Each CF patient’s story is a little different; here’s my version.
I was diagnosed late, at 16. After being sick with a cough and numerous bouts of pneumonia for almost three years, my doctors were ready to throw up their hands. Asthma? No. Allergies? Nope. COPD? Not that, either. It was then that I was taken to Johns Hopkins, as a sort of last resort, for a sweat test.
After a couple hours at the hospital I was sent home with my parents to wait for the results. I don’t know how many excruciating hours later, but we got a call – I had tested positive for cystic fibrosis.
This kind of news is always hard to swallow, but especially at 16. Suddenly I was faced with hours of daily treatments, a handful of pills to swallow, and follow-up appointments with my doctors to figure out my future as a CF patient.
As of now, I don’t have any of the digestive issues (meaning I don’t have to take enzymes with every meal and am able to gain weight) and my lung function has remained at relatively healthy levels (with a few dips here and there).
The hardest part for me has been managing my disease on my own. Incorporating up to two hours a day of chest therapy and medication into my life, after 16 years of nothing at all, has been difficult. Not to mention all the other implications this has on my future (which I’ll talk about more later).
– some form of chest therapy (either the VEST or Acapella) 15-30 minutes, twice a day*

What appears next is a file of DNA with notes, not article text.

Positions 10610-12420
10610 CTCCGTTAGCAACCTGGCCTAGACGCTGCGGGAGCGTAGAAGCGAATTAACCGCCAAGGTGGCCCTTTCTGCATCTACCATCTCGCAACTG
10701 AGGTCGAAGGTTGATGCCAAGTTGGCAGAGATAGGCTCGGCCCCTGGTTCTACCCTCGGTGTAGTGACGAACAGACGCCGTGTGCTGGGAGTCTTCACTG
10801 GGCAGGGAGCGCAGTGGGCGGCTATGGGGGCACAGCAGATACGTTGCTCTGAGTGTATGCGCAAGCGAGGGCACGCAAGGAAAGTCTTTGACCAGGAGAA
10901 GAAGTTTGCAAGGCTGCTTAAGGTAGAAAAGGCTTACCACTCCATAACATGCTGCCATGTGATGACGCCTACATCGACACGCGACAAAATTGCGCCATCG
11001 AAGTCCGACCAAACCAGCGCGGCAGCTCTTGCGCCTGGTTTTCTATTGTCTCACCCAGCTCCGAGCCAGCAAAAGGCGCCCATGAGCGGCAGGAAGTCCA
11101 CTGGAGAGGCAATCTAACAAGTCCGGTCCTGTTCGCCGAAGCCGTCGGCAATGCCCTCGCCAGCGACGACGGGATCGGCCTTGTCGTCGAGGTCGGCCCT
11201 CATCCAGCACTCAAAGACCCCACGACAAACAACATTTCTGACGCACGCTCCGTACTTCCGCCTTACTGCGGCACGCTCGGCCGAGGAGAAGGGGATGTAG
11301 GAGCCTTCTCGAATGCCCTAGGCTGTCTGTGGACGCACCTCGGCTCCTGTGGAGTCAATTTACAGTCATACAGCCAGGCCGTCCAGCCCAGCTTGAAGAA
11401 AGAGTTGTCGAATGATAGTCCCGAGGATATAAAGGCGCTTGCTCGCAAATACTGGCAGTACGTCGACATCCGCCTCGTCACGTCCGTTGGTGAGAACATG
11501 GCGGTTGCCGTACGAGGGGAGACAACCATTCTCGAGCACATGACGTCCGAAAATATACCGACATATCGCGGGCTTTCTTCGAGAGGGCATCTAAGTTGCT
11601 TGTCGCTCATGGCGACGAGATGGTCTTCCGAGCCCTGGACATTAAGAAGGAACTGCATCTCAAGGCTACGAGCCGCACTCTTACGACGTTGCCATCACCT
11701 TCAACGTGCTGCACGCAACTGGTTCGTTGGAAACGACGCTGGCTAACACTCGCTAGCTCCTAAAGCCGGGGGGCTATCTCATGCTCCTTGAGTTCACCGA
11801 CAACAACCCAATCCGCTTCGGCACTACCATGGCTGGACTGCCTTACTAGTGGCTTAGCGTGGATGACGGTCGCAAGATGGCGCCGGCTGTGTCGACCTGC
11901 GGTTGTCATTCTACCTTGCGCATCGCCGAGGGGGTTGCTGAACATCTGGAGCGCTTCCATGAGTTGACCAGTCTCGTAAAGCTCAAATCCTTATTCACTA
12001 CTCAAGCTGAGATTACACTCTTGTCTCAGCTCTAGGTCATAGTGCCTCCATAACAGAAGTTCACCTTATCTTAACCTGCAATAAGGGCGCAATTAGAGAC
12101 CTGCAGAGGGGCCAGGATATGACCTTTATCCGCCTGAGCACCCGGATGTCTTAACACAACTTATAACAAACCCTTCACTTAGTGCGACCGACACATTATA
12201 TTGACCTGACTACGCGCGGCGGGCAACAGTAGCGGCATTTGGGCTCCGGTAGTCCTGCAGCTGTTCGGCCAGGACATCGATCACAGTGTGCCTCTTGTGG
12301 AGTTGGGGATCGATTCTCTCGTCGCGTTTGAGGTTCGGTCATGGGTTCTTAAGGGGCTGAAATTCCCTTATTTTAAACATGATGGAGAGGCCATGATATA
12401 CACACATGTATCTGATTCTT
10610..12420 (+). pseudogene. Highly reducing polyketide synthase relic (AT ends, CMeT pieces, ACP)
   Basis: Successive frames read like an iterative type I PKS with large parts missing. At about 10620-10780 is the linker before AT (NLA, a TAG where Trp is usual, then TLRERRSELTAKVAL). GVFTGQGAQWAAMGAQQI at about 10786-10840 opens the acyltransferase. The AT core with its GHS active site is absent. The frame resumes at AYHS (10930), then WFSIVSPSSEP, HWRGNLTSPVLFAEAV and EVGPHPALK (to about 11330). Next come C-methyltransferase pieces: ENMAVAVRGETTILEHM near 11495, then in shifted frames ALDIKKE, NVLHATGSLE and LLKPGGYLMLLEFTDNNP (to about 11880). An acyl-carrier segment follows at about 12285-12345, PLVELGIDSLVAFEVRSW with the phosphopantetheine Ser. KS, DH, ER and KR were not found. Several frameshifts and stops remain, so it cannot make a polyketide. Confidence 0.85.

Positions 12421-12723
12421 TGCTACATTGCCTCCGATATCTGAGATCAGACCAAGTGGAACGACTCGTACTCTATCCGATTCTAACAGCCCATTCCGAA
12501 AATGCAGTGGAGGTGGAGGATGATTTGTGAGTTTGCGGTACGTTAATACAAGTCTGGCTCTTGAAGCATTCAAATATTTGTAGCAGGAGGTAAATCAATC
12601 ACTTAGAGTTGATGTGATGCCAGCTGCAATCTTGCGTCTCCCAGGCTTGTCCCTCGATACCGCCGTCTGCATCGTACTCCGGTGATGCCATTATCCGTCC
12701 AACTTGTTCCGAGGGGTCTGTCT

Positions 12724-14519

– Pulmozyme (via nebulizer) once per day (5-10 minutes)
– Zithromycin one pill Mon., Wed., Fri.
– Advair one puff, twice a day
– Hypertonic Saline (via nebulizer) once per day (30 minutes)
– Albuterol (as needed)
*Chest therapy is done in order to move the mucus out of my lungs. This is VERY important in preventing infection. And this is probably what I’m worst at doing on a daily basis.
This is a pretty light load in comparison to other CF’ers and could also change depending on how I’m doing health-wise. I’ll update it as it changes.
I also visit the adult CF clinic at Hopkins every three months. If my lung function takes a significant dip without reason, I’ll go more frequently until I get it back up.
Speaking of lung function, you’re probably wondering what I’m talking about. The number my doctors care most about is my FEV1, which is how much air I can push out of my lungs in a certain amount of time (at least, that’s the non-medical way of putting it). A person without CF would fall somewhere in the 85-95% range. I am currently between 70% and 75%. My goal is to get it into the 80s and keep it there. I’ve had it as low as 50% at which point I was hospitalized for a couple of days, hooked up to IVs and sent home to continue them for two weeks. Not fun. So I’d like to keep that from happening again.
I want to stress that this is MY CF story. Every patient has their own. And every patient’s experience is a different one. I’d love to hear yours.
And if you have ANY questions, please ask me.
A lot of other issues (relationships, my daily life, future children, etc.) will be talked about as I write this blog.
I look forward to where this could take me. And thank YOU for reading!